Economist Richard C. Koo thinks he has seen the future of the American economy, and it looks a lot like Japan’s “lost decade” of the 1990s.
That’s what he argues in a recent lecture, Great Recessions-Lessons Learned from Japan (website), at the Center for Strategic and International Studies, a Washington DC think tank.
In 1990 Japan experienced the bursting of a real estate and stock market bubble, which left its banks critically wounded and essentially bankrupt. But unlike the US in 1929, Japan did not experience another Great Depression, with huge economic dislocation and massive unemployment. Instead, Japan endured almost 15 years of minimal to no GDP growth, with intermittent deflation. As bad as this was, Koo argues, it was in fact the healthiest outcome possible.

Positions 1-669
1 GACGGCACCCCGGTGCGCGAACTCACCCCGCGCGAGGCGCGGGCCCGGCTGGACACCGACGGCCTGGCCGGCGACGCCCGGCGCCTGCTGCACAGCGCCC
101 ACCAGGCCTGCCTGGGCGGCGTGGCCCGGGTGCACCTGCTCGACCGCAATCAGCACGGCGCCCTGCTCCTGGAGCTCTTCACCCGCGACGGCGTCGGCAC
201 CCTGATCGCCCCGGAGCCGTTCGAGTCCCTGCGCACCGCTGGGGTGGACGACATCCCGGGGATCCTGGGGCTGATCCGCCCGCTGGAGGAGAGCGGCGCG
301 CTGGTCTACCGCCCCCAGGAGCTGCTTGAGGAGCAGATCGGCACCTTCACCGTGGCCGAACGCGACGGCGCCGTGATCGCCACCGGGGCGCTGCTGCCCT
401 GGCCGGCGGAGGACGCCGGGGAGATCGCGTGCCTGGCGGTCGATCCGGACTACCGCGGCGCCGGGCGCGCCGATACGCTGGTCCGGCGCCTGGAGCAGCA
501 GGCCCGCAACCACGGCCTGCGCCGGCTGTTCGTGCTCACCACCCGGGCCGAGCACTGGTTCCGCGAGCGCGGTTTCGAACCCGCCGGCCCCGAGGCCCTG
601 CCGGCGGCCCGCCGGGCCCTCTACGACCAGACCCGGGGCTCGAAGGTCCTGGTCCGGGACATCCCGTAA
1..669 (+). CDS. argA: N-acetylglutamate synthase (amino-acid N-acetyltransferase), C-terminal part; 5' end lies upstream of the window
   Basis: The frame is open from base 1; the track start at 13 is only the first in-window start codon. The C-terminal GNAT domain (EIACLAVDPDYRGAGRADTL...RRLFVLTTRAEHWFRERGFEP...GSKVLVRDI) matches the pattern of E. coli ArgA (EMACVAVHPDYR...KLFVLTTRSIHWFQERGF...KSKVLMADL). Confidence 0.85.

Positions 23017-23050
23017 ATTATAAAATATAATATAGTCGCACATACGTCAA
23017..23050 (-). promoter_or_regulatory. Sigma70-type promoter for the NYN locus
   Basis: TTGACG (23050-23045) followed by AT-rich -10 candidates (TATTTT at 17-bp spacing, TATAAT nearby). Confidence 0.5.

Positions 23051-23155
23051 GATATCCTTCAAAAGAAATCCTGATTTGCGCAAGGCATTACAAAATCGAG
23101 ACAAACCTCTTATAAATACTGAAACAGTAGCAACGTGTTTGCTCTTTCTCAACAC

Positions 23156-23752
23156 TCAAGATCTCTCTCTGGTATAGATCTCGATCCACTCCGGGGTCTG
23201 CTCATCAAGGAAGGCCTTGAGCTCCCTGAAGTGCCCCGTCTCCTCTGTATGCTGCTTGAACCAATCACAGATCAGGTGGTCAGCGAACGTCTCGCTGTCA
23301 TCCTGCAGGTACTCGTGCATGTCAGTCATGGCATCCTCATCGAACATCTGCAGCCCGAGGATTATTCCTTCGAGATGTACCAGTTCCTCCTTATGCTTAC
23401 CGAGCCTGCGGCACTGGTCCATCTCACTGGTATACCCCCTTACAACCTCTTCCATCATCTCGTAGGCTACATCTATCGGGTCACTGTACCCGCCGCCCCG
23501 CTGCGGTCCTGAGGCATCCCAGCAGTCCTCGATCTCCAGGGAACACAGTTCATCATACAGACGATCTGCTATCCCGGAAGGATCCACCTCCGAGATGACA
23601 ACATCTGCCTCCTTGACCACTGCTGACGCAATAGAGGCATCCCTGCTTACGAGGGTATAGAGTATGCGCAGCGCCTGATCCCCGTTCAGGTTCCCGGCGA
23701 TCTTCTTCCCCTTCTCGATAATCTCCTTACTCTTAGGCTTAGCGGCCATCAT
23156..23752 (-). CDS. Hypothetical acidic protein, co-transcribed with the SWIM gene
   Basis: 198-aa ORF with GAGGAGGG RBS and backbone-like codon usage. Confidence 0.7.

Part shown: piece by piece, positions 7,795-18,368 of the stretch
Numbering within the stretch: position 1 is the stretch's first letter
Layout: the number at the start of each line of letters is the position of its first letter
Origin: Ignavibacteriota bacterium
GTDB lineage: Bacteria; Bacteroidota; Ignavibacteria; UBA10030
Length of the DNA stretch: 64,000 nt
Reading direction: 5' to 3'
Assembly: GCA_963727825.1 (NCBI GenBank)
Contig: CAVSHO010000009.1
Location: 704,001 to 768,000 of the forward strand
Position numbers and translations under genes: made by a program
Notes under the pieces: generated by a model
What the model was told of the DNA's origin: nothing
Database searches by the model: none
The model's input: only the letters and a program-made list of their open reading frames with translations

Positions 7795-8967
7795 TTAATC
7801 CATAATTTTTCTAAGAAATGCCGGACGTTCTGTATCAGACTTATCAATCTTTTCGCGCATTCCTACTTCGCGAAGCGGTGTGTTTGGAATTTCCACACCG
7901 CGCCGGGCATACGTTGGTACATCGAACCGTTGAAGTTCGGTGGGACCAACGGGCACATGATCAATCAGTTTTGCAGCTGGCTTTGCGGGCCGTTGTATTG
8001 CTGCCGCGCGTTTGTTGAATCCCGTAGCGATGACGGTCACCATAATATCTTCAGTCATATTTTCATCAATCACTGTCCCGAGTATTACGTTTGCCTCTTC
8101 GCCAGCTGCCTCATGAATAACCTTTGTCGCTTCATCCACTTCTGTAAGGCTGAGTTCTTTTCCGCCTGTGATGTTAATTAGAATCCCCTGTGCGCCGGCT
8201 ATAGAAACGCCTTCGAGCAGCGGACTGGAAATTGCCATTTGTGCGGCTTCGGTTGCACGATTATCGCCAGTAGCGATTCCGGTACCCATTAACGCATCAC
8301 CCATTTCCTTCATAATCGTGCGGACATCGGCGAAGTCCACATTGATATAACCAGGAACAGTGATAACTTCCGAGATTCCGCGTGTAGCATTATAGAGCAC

He believes that government intervention, in the form of massive deficit spending, allowed Japan to to minimize unemployment and maintain its economy without experiencing a large contraction. And this is the prescription that he offers to US policymakers. He predicts that with large doses of deficit spending, the US may be able to weather the next 5 to 10 years while private businesses pay down debt and repair their balance sheets.
It’s a sobering assessment, but a bit more upbeat than the prospect of a repeat of the 1930s.
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